North Cascade Glacier Climate Project 2002 Field Season

North Cascade Glacier Climate Project 2002 Field Season:
Our Twenty-Second Field Season

After a very dry winter of 2000/01, the 2001/02 winter featured plenty of moisture.  Periods of sustained snowy weather were interrupted by several warm rain-melt events, the first On January 4-7.  We visited Easton Glacier in early January and found 6 meters of snow covering the terminus of the glacier.  Cooler snowy weather dominated January and early February.  Another warm spell….  The arrival of spring was gradual.   We were going to be collecting the usual information on glacier mass balance, terminus position and mapping the surface profile of the glacier.  In addition, we were sampling each glacier on our survey transects for glacier bugs.  Assessing both the habitat and the populations.

Ed (the Dude) Blanchard, Paula Hartzell and Mauri Pelto ascended to the Columbia in late July to find good snow still around Virgin Lake before the descent to Blanca Lake.  There were still some floating ice islands in Blanca Lake covered with large downed trees.  Obviously a mammoth avalanche had swept onto the lake during the winter.  The Columbia Glacier itself was buried quite deeply in snow.  Particularly the north side of the glacier had received unusually large avalanching from the south facing wall of the basin  It was clear from the mature trees snapped of in the area by the hundreds that a once in a generation sized avalanched had swept down from Kyes Peak.   Columbia Glacier had no exposed ice and even at the end of the melt season had gained nearly 1 m of thickness during the year.  We also saw the first mountain goat we had ever seen near this glacier.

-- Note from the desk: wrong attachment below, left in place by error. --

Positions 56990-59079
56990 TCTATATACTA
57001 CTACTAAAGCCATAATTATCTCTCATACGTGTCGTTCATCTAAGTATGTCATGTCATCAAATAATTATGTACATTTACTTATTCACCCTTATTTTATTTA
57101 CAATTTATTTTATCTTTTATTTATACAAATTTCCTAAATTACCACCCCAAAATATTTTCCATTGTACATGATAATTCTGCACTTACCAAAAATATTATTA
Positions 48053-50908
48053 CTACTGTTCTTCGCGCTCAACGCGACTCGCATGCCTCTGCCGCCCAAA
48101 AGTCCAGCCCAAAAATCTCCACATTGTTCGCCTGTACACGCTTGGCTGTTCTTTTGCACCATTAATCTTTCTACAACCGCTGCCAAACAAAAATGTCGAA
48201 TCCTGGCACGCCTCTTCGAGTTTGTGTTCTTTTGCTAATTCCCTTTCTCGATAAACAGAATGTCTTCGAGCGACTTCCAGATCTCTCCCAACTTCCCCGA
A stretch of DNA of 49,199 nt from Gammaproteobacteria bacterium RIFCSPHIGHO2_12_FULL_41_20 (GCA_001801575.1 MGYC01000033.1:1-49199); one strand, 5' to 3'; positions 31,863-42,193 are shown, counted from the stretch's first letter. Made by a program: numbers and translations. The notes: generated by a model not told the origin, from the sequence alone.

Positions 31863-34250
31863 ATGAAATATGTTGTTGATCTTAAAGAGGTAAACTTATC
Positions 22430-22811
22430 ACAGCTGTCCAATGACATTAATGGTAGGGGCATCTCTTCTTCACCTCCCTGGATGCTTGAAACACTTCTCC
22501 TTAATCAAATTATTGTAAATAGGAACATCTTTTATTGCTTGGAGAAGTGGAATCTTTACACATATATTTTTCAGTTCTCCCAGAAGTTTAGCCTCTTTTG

Our next stop was Easton Glacier.   The weather had deteriorated and for three days we dodged rainstorms-snowstorms as best we could.  We were joined by Bellingham Herald report Erica Pizillo and photographer Jay  on our first day.  We measured the terminus retreat of the glacier at 315 meters since 1990.  A sustained blizzard above 6000 feet on August 4th, forced on back to camp.  Snowpack depths were slightly below 6500 feet, and substantially above average above 6500 feet.  This suggests some warm precipitation events that yielded rain below and snow above this point.

The rain had not let up as we hiked into the Lower Curtis Glacier.  We found an old growth tree to hide under and stay dry while cooking dinner, though our tent had to be set in the rain.  The Lower Curtis Glacier has retreated little in the last 2 years, after retreating 10 m/year from 1992-1998.  Avalanching was not unusually high on this glacier and its mass balance was only slightly positive.  The poor weather and snowcover at Lake Ann resulted in the area being deserted.

Shuttling back to Austin Pass and out the Ptarmigan Ridge Trail we camped at Camp Kiser.  A coyote’s howling helped put us to sleep the first night.  The Rainbow Glacier was nearly completely snowcovered with 1 m more snow than most years.  At the terminus which continues to thin, and lose crevassing, we ate lunch.  Our entertainment was a trio of mountain goats ascending toward Lava Divide.  One young goat had a few stumbles, and the group retreated several times before finding a good route toward the snow and rock divide, leaving any forage behind.  Their purpose I do not know.  They did not observe us.  Once again we had the ridge The terminus has retreated 390 m since 1984, but appears to be thicker and less prone to rapid retreat.